Larry Cooper (970) 494-7411
USDA CELEBRATES 100-YEAR ANNIVERSARY OF FEVER TICK ERADICATION PROGRAM
LAREDO, Texas, July 11, 2006--The U.S. Department of Agriculture marked a milestone this month in a continuing battle against “Texas fever ticks” in cattle. One hundred years ago, in 1906, USDA established the National Cattle Fever Tick Eradication Program.
At the turn of the century, the fever tick (Boophilus microplus and Boophilus annulatus), which carries a disease known as “Texas fever,” changed the landscape of U.S. history, wiping out 90 percent of cattle herds in affected areas and bringing an end to historic cattle drives. Due to the success of USDA’s eradication program, the only area in the United States still infected with fever ticks by 1943 was an approximately 500-mile long swath of land along the Rio Grande River adjoining Mexico.
Fever tick surveillance and eradication is still carried out today along the Texas-Mexico border by a cadre of dedicated “tick riders” or mounted patrol officers from USDA’s Animal and Plant Health Inspection Service’s veterinary services program. A team of approximately 60 federal tick riders routinely patrol along the Rio Grande River on horseback to monitor for signs of stray or smuggled livestock from Mexico that might carry ticks into the United States. The tick riders capture any animals they find by roping them, and each animal is checked for fever ticks. The tick riders also ensure that all cattle and horses being moved by local ranchers outside the designated permanent quarantine zone along the river are inspected from “head to hoof” to ensure they are tick free. The animals are also dipped or sprayed with a tickicide solution called Coumaphos.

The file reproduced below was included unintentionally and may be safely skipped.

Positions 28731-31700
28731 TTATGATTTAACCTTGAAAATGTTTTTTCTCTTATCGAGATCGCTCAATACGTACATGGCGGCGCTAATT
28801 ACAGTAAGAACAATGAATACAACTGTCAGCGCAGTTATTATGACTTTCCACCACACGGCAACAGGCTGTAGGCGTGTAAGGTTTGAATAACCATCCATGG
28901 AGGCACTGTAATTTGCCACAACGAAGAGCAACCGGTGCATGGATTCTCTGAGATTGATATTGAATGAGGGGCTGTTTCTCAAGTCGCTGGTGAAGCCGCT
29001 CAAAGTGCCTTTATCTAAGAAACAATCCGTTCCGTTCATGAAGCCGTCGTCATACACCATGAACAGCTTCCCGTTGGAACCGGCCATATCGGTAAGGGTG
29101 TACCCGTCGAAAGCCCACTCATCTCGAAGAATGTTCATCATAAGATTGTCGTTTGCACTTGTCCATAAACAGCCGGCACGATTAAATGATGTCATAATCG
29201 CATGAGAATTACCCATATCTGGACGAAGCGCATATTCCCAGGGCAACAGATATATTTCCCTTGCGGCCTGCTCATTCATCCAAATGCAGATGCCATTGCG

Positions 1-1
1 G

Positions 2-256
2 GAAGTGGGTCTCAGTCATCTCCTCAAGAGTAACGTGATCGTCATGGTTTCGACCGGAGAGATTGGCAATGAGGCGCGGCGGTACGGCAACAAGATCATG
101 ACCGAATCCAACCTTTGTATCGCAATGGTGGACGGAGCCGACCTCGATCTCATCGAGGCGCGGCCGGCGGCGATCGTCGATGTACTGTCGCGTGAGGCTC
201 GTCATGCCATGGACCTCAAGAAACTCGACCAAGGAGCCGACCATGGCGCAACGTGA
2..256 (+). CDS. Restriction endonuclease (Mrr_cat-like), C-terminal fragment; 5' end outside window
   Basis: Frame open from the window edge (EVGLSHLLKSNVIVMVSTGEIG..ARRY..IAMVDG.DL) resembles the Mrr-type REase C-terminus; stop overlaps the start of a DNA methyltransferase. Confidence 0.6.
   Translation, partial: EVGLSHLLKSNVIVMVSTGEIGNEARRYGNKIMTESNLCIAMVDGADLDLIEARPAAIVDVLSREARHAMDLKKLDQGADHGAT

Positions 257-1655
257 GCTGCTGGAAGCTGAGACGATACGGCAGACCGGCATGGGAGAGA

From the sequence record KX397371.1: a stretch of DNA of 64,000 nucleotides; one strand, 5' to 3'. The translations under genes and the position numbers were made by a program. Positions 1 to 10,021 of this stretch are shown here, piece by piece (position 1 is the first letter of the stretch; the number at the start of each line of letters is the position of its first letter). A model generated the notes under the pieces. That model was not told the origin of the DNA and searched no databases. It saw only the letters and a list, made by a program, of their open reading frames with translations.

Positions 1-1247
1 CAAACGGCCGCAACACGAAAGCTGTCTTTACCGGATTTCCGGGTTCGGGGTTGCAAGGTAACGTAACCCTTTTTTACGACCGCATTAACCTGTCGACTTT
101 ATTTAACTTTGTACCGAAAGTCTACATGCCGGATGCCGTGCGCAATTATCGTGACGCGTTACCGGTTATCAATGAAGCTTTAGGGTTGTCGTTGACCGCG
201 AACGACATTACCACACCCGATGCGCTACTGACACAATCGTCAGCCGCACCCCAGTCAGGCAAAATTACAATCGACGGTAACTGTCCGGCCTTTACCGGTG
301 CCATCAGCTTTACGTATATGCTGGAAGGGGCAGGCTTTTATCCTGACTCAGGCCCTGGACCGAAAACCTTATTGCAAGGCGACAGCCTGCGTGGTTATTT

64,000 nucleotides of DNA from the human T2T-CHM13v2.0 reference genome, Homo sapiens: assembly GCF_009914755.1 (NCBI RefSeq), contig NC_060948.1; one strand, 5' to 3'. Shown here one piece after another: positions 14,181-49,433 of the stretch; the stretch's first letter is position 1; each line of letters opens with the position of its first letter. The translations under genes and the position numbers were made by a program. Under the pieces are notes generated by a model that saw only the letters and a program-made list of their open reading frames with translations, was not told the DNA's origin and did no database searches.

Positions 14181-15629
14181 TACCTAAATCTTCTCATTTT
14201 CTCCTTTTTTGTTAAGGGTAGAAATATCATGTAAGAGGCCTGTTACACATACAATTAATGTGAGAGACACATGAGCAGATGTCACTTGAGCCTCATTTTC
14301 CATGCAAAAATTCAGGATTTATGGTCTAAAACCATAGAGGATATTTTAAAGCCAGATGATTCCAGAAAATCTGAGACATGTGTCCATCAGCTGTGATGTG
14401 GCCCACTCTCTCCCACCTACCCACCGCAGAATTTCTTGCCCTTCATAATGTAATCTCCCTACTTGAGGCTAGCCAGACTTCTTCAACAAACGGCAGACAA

A number of factors require VS’ continued vigilance in the area. An increasing local population of white-tailed deer can carry fever ticks, and the presence and growth of exotic introduced animals such as Nilgai antelope from India and red deer from Europe can also harbor the tick. In Mexico, where the ticks are endemic, there is growing evidence that the pests are becoming increasingly resistant to Coumaphos, which is the only tickicide currently approved in the United States to kill fever ticks. The general habitat for the tick has improved over time as well due to the presence of thick shrubs, grasses and woody plants that provide protection from exposure.
Today, 100 years later, the battle against the fever tick continues as USDA, along with the state of Texas’s Animal Health Commission and other cooperators, maintain the legacy of a historic program while addressing new and evolving challenges.
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